Why is it so hard to find company maternity policies?

(15 Posts)
TooColdHere Sun 25-Mar-18 22:20:37

I've got an interview for a job and a big factor in why I'm looking for a new one is that I want to start a family within the next few years and my current workplace has a terrible maternity policy. The new job pays better too, but having decent maternity policies is important to me. I've looked everywhere online but can't find anything. Why do they make it so hard? Surely it's important to lots of people?

OP’s posts: |
BakedBeans47 Sun 25-Mar-18 22:23:10

I wouldn’t really expect to readily be able to find a company’s internal policies before I was offered a job there.

I’d just assume they offered statutory and see anything over and above as a bonus smile good luck for the interview

gearandloathing Sun 25-Mar-18 22:23:53

It's not really the kind of thing that would be available to non staff I don't think. Of course you could ask for a copy but rightly or wrongly this may create the wrong impression of you as a candidate.

Stinkbomb Sun 25-Mar-18 22:28:26

Yep,assume statutory- anything different is a bonus.
If the money is better at the new place, maternity policy can't be any worse, so go for it - you never know how long TTC will take, so you need to enjoy your job, and any salary increase you can put aside to take you through mat leave.

Sarsparella Sun 25-Mar-18 22:33:32

Company HR policies are internal documents for current staff to have access to, I wouldn’t expect them to be available to the general public

BloodyWorried Sun 25-Mar-18 22:42:16

How big is the company? I’d either call the company reception and ask and even if they put you through to HR you don’t need to give them your details but say you were considering applying for a position and enquire about general company benefits - sick pay / mat leave / annual leave etc.

TooColdHere Mon 26-Mar-18 11:13:44

It's small, it's just a charity, but their pay scales are set by civil service so I wondered if their maternity policy was too...

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pastabest Mon 26-Mar-18 11:19:42

What is your current company's maternity policy?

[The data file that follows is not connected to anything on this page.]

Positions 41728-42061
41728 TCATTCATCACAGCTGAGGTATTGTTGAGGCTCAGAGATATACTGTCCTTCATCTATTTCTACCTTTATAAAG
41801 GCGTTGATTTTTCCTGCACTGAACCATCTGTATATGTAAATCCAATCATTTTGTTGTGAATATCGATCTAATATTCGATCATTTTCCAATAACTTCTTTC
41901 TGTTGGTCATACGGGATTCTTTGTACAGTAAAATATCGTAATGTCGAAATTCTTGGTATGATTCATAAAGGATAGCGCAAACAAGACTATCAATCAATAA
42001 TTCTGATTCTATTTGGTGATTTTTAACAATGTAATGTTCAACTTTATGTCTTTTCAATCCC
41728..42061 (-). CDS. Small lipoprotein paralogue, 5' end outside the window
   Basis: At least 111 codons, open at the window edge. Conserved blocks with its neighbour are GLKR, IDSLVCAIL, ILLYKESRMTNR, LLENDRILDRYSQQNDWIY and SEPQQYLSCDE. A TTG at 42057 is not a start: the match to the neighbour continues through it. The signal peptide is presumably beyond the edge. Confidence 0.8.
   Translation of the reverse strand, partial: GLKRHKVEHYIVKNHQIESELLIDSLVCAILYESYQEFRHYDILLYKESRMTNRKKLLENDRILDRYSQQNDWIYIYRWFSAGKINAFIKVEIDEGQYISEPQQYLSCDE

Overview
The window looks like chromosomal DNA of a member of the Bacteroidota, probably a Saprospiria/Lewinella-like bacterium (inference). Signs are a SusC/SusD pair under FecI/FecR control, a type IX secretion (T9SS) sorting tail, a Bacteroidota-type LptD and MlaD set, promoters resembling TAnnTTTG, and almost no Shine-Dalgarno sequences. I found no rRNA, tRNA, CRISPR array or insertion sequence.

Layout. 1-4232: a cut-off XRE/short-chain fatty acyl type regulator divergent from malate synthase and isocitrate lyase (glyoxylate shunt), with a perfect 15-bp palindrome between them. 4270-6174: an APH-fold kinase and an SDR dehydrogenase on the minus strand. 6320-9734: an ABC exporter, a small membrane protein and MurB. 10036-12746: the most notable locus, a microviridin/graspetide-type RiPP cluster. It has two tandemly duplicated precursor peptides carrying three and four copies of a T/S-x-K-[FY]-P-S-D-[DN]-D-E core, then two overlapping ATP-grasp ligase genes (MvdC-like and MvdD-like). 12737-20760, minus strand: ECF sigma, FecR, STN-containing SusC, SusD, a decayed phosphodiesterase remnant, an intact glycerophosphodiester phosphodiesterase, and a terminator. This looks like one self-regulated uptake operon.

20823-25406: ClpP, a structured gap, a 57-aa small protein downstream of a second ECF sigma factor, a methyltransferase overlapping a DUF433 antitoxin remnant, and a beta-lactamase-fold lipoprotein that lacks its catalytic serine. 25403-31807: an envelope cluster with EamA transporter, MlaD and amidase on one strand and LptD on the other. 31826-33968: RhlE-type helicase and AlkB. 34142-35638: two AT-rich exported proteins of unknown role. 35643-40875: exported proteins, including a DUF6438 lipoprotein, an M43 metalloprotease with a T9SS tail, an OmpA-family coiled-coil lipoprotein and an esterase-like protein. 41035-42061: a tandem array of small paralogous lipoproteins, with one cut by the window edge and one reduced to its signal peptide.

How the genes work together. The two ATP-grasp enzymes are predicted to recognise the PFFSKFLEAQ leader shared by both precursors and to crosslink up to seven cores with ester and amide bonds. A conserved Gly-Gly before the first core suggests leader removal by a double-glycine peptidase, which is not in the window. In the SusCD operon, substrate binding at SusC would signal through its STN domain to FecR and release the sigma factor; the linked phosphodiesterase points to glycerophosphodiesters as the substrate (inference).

I think a lot of people get a bit of a shock when they first look into it (I know I did as it was public sector so I was expecting it to be slightly more generous) but many many places only offer statutory now so anything over statutory is a bonus.

TooColdHere Mon 26-Mar-18 11:24:02

1 weeks paid after two years! And this was advertised as "generous maternity policy"!

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Singadream Mon 26-Mar-18 11:38:48

You could always wait to be offered the job and then before accepting it ask for a copy of all policies on holidays, parental leave, sick pay etc. They couldn't then rightly withdraw the job offer, and by asking for all of them you just look like you are interested in the whole package. Also, the word doesn't get out that this is the only reason you want to change job.

Also remember that every employer has to comply with the statutory maternity leave. So You are guaranteed a bare minimum.

And also don't assume charities are good employers just because they do nice fluffy feel good work. Some are dreadful. So definitely look into it.

PersianCatLady Tue 27-Mar-18 14:31:42

1 weeks paid after two years! And this was advertised as "generous maternity policy"!
That doesn't sound right??!!??

LIZS Tue 27-Mar-18 14:37:16

Assume smp . I worked for a charity which had public service based t and cs - sick pay, annual leave, leave for dependents were generous but maternity, redundancy etc was statutory.

AvocadosBeforeMortgages Tue 27-Mar-18 14:38:30

Set up a secondary email account with a fake name and send an email enquiry ("I'm considering applying for the job but was wondering what your maternity pay policy is"). That way you get the info without having it reflect badly on your own application.

strawberrysparkle Tue 27-Mar-18 14:40:42

Assume statutory especially if it's a charity. Good maternity leave policies seem to be a thing of the past.

Twickerhun Tue 27-Mar-18 14:42:47

Are you in the U.K.?

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